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C-ZANNE’s “My Arirang”
Written by Kristen Cho | Published. 2021.02.22 19:47 | Count : 884

C-ZANNE, a clothing brand that blends traditional Korean and Western styles, is an archive of the fashion designer, Seojung Lee. After earning her degree at FIT and having worked at Forever 21, Lee decided to return to her Korean heritage by designing and introducing the beautiful hanbok to the global community. 

[Entrance Look of the Fashion Exhibition. Photo credit: Kristen Cho]

Hanbok was first invented about 1600 years ago and people started to wear it most frequently during the Chosun dynasty. People wore different designs of hanboks depending on the occasion such as for wedding, as uniforms, pajamas, and casual clothing. However, from the 1970s, people began to wear hanboks only during special events or occasions, which led to the slow decline of hanbok.

In order to restore our historic legacy and cherish its elegance, Lee launched C-ZANNE. Through the use of comfortable and stretchy fabric and organza, she wishes to achieve the goal of making both wearable, minimalistic, and luxurious clothing. Furthermore, her assortment of clothes conveys her individual character, and identity as a fashion designer.

Now, you might ask yourself, “Do people wear hanbok these days?” This was a question that was on my mind as well when I first heard about the brand and the lookbook. However, the moment I saw Lee’s hanboks in person, I was astonished by the harmony of western and eastern stylistic features that balanced well with each other. The designer’s goal is to spread the idea of how hanbok can also be considered as a modern and not an outdated clothing. She strives to create elegant and convenient clothing that suits the taste of the contemporary society. Lee mostly uses achromatic range of colors such as dark navy, grey, white, and black. This contributes to the “beauty of line”, which is the method that separates hanbok from other traditional clothes with its use of curvy and round lines.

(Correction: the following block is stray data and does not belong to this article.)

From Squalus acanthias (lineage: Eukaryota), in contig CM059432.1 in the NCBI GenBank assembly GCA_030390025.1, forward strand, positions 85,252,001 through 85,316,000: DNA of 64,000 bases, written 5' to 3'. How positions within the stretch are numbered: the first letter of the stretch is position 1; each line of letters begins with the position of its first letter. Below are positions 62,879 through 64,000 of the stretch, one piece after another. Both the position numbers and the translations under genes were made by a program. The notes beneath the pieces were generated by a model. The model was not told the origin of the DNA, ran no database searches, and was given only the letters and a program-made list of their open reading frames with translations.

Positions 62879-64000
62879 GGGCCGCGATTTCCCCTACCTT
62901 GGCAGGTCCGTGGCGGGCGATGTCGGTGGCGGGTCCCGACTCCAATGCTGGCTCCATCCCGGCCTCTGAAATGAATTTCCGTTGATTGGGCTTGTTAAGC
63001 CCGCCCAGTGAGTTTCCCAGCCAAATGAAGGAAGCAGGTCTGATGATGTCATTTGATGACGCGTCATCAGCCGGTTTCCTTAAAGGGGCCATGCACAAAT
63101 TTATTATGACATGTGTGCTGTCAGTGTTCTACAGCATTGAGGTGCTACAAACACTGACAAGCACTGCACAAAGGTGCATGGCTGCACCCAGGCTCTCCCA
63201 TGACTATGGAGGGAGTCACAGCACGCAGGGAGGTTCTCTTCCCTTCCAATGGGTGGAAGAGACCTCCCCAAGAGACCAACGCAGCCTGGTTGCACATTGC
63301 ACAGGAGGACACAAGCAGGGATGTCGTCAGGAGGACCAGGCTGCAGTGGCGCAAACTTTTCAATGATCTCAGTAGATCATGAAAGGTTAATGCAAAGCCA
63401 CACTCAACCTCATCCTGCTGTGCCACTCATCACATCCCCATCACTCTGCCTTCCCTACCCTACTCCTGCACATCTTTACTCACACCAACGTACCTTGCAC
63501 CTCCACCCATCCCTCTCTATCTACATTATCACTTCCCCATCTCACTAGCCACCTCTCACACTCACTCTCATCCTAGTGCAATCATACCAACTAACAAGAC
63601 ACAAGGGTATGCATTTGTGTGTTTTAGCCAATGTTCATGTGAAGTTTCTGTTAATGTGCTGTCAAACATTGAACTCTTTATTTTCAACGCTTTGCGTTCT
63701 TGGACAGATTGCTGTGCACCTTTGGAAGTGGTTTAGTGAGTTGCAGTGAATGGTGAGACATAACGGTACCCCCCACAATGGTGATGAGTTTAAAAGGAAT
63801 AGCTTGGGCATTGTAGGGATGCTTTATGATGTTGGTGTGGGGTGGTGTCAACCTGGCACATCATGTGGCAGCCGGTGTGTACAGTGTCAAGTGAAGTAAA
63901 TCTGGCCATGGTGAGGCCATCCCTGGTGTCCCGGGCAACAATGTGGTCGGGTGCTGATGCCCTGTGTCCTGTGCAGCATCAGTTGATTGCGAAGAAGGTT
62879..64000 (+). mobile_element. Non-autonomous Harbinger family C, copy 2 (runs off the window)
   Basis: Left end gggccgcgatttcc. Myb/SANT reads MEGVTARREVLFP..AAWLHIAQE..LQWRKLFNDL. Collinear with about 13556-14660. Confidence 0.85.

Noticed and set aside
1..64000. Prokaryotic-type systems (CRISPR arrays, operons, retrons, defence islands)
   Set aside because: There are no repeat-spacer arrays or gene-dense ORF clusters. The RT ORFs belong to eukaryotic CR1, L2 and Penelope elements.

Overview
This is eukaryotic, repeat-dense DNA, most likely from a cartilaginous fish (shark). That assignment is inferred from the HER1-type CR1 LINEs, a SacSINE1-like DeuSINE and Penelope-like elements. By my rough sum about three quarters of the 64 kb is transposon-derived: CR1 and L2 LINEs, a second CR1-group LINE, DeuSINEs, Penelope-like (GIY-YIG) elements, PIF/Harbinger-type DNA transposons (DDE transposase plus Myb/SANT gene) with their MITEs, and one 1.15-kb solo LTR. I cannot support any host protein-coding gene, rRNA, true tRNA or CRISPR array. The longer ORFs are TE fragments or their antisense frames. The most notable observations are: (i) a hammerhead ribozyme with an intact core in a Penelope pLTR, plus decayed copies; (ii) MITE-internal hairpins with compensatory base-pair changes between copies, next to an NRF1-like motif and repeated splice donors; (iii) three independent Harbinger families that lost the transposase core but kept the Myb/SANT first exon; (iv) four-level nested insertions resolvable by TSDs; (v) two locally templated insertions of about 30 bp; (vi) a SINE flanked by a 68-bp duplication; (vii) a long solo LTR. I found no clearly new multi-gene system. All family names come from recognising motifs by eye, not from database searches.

Having the privilege to assist the designer as a staff at her most recent fashion exhibition, I was able to experience the bustling and engaging environment behind the stage. If the audience are looking at the highlight of the show -- the aesthetics, glamorous models, and famous celebrities, the real show is happening in the backstage where all the staff put their maximum effort into the show. As a novice, I was very impressed by how high a level of professionalism and effort needs to be put into the “behind the scenes” in order to make the models and the clothes shine.

[Picture of myself with the designer and mom.
Photo Credit: Kristen Cho]

It is often upsetting to see our cultural heritage fade away into the realm of the past. Even Koreans refuse to wear hanboks during national or cultural holidays and it is without a doubt rare to see those who enjoy hanbok these days. It came to my mind that it would be hard to imagine globalization of hanboks without the owners wearing them. Thus, as a Korean myself, I also wish that hanbok could be loved more by Koreans who often forget the presence of it as well as those of the global community like New Yorkers and Parisiennes as Lee wishes.










Kristen Cho
Grade 10
Seoul  Foreign School

Kristen Cho  student_reporter@dherald.com

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